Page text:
McChrystal wants to be remembered for the nation-building effort he led in Afghanistan rather than the killing he oversaw in Iraq. But the Afghanistan section of his memoir lacks the drama, intelligence and honesty of the Iraq chapters. McChrystal sidesteps substantive disagreements with senior Obama administration officials over the wisdom of his Afghan counterinsurgency strategy. He devotes only a few sentences to the Rolling Stone article that forced his resignation from the military.
Kaplan’s “The Insurgents” tells the story of a non-battlefield assault, led by Petraeus and a small band of like-minded intellectuals, on an Army bureaucracy that spurned counterinsurgency in the aftermath of the Vietnam War. Petraeus had long been fascinated with the subject. And with the Army on the verge of defeat in Iraq, he set out to reintroduce long-forgotten principles of counterinsurgency.
One of Kaplan’s dissident heroes is Lt. Col. John Nagl, a Rhodes scholar who returned from a bloody tour in Iraq convinced that the Army was losing the war. “He roamed the Pentagon’s corridors with a gaunt, hungry look on his face, seeking someone, anyone, who might take the slightest interest in counterinsurgency,” Kaplan writes. In Petraeus, Nagl found a kindred spirit.
Their counterinsurgency doctrine — a product of intensive study and relentless marketing — formed the foundation of Petraeus’s strategy in Iraq in 2007. The Army manual was downloaded more than 1.5 million times in its first month and landed a lengthy review in the New York Times. By 2009 it was being celebrated as the answer to America’s mounting woes in Afghanistan as well.
Kaplan’s and McChrystal’s accounts converge in Afghanistan, where McChrystal, a new four-star commander, faced a war that was deteriorating rapidly. He singled out the corrupt and predatory Afghan government as the driving force behind the Taliban’s rise. He asked for 40,000 more soldiers and Marines, who were to live with Afghan army forces, protect villagers from Taliban attacks and rebuild the Afghan government. His approach was classic counterinsurgency.
The most prominent attack on the strategy came from the U.S. ambassador to Afghanistan, Karl Eikenberry, a retired three-star general who had been the commander of U.S. forces several years earlier. Eikenberry argued that McChrystal’s strategy was sure to fail as long as Hamid Karzai was Afghanistan’s president. “It strains credulity to expect Karzai to change fundamentally this late in his life and in our relationship,” he wrote in a classified cable to Washington.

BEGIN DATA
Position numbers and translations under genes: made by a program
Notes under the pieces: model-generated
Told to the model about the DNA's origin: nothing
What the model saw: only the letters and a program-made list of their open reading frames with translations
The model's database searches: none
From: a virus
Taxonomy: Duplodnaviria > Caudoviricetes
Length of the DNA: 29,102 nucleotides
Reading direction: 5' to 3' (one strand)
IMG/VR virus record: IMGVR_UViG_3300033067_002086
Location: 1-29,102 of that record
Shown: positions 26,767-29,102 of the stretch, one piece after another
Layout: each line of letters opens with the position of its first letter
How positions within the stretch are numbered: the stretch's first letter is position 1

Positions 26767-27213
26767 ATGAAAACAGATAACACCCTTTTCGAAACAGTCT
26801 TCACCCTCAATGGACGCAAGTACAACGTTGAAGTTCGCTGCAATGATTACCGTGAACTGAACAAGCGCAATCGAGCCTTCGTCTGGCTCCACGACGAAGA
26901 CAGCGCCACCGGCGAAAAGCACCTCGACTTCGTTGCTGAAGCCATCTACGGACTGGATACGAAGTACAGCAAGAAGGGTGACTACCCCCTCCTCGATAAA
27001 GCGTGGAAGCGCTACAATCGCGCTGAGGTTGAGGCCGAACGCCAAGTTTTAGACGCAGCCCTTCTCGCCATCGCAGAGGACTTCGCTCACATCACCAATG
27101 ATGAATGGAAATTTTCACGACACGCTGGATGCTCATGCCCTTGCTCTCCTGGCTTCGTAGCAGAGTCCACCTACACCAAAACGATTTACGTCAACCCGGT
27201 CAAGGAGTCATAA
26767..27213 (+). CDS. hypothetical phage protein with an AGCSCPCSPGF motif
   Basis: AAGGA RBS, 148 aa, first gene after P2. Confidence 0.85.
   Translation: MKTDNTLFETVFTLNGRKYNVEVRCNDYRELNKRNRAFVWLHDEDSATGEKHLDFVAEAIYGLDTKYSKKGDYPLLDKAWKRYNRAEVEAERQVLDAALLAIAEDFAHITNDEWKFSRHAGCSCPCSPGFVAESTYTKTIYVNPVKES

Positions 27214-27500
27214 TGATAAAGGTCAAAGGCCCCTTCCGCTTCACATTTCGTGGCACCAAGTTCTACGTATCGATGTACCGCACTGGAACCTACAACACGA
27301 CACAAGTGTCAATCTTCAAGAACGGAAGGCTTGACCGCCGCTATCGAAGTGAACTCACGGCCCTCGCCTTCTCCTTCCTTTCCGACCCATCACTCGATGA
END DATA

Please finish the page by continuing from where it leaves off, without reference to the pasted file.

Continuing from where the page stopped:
At the time, McChrystal saw the Eikenberry cable as a betrayal. In his memoir, though, he devotes only a few paragraphs to it. “There was little of Karl’s analysis that I disagreed with,” he writes. “But based on my understanding of the mission the president had given us, I concluded that we had few options, and none of them were easy or enticing.”
The Eikenberry cable, however, points to a fundamental problem with Petraeus’s and McChrystal’s counterinsurgency doctrine, which seeks to bolster the local government’s legitimacy in order to win over the populace and sap the guerillas’ strength. If a country’s ruling elite do not share America’s interests or are unwilling to change their corrupt ways, even the most sophisticated counterinsurgents are doomed to fail, Kaplan concludes. To that end, he derides McChrystal for foolishly “kowtowing” to Karzai in the hope that he might be able to change the Afghan president.
McChrystal, however, never lost faith in the Afghan leader. He searched for small signs that he had won Karzai’s trust and respect. On a harrowing helicopter ride through a driving rainstorm, he recalls, Karzai reached into his pocket and passed him a dry handkerchief to wipe his face. McChrystal cites the gesture as evidence that his approach was working.
“I believed in people, and I still believe in them,” McChrystal writes in his book’s epilogue. “I trusted and I still trust.”
It is an admirable quality in a military leader. But when applied to the Karzai government, it sounds more like a prayer.
When Petraeus assumed command in Afghanistan, he took a tougher approach with Karzai and cast aside McChrystal’s counterinsurgency guidance, which had emphasized restraint over aggression. “Pursue the enemy relentlessly,” Petraeus wrote. “Together with our Afghan partners, get our teeth into the insurgents and don’t let go.”
The brief counterinsurgency renaissance that Petraeus and McChrystal inspired is finished. The Obama administration sealed its demise last year when it ordered the Army to stop using the doctrine in its planning for future conflicts. Meanwhile, the president has ramped up the lethal targeting machine that McChrystal built in Iraq. Today, McChrystal’s commandos are fighting an endless and secret war in far-flung locales such as Yemen, Afghanistan and Somalia.
This is the new American way of war. And McChrystal will be remembered as the general who reluctantly created it.
is a co-author of “The Fourth Star” and a reporter for The Washington Post.